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View Full Version : How to sharpen 90/10 Honesuki?



jgraeff
11-16-2011, 03:09 PM
Ok so i have a tojiro honesuki 150mm and it has a 90/10 angle on it, i know this sounds dumb however i have never sharpened this bevel myself.

I know the angle is approx. 16 on the right side, although to me it seem as if the left side should remain flat on the stone as if i was sharpening a single bevel, is this correct?

Or should i do the same 16 or so angle on the back side and just a few strokes?

tk59
11-16-2011, 03:16 PM
Most honesuki are not true single bevel knives and the Tojiro certainly sits in that camp. Sharpen the large bevel and then deburr on the back side at a normal angle.

jgraeff
11-16-2011, 03:18 PM
Ok so when deburing on the back normal being 16 or whatever angle i am sharpening at on the front side? Also just do light pressure and a few strokes?

tk59
11-16-2011, 03:25 PM
On the front side is where you are doing most of your sharpening. I'd recommend following the bevels that are already there with a marker. If you don't have chipping problems, you can adjust your front angle up or down, as desired. The back side, would just be a very small 15 deg bevel. At some point, you'll have to thin by working the large secondary bevel on the front side.

Citizen Snips
11-16-2011, 06:51 PM
i spent a long time thinning out the bevel on my old misono honesuki. after what seemed like endless hours, i was able to get it thinned out enough that i felt like it achieved its potential. i for one do not like those steep bevels they put on the hankotsu and honesuki. for me, a major thinning behind the edge worked but i cannot say the value of the knife was worth the blood from sharpening the skin off my middle finger

jgraeff
11-16-2011, 07:25 PM
I'm not very familiar with single bevel knives, i believe from watching and reading that you lay it flat on the large bevel, and lift up slight more to hit the edge itself. So for thinning i would imagine that i only use the large bevel?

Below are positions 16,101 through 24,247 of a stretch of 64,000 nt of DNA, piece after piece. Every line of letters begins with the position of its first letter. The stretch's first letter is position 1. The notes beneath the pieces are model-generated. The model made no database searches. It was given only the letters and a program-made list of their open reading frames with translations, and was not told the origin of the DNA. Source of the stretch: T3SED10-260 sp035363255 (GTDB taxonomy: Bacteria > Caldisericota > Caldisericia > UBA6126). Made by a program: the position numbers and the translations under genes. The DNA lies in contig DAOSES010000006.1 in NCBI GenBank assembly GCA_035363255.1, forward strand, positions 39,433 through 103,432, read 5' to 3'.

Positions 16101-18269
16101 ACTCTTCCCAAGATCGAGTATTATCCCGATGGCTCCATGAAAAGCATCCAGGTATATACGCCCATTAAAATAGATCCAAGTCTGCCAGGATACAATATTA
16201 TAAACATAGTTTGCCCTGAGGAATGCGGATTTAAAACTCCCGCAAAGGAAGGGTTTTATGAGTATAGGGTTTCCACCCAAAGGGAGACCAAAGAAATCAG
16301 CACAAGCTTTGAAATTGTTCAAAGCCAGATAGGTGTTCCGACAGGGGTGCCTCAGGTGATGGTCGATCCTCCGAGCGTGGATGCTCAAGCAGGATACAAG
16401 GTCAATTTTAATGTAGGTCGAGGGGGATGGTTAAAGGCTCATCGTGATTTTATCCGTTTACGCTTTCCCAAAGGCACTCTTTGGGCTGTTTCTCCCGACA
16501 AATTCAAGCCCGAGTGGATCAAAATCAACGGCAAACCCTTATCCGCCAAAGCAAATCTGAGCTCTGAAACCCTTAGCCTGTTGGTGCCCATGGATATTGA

I could be entirely off but I'm pretty sure if not correct me.

Also it seems pretty thin behind the edge for how thick the blade is, although i would like to thin it a little bit while I'm sharpening it coming up here. Also microbevel a good idea or bad idea for this type of knife?

JBroida
11-16-2011, 07:50 PM
I'm not very familiar with single bevel knives, i believe from watching and reading that you lay it flat on the large bevel, and lift up slight more to hit the edge itself. So for thinning i would imagine that i only use the large bevel?

I could be entirely off but I'm pretty sure if not correct me.

Also it seems pretty thin behind the edge for how thick the blade is, although i would like to thin it a little bit while I'm sharpening it coming up here. Also microbevel a good idea or bad idea for this type of knife?

Not quite for the single bevel knives. It always sharpening from the shinogi line down, then lifting up VERY slightly, sharpening till you hit the edge, then blending the two angles, and doing the back. Honesuki is almost never a true single bevel knife... even the nenohi (there are a couple exceptions that come to mind). 99% of honesuki are double bevel knives with extreme asymmetry. I do not recommend thinning them... they are meant to be tough knives and when you see them used as they were intended to be used, it makes a lot of sense why they are that thick. Microbevels may also be a good idea depending on the steel and your use.


http://www.youtube.com/watch?feature=player_detailpage&v=-gf5QUFh3L8


http://www.youtube.com/watch?v=2raI04WFJ4k&feature=player_detailpage

tk59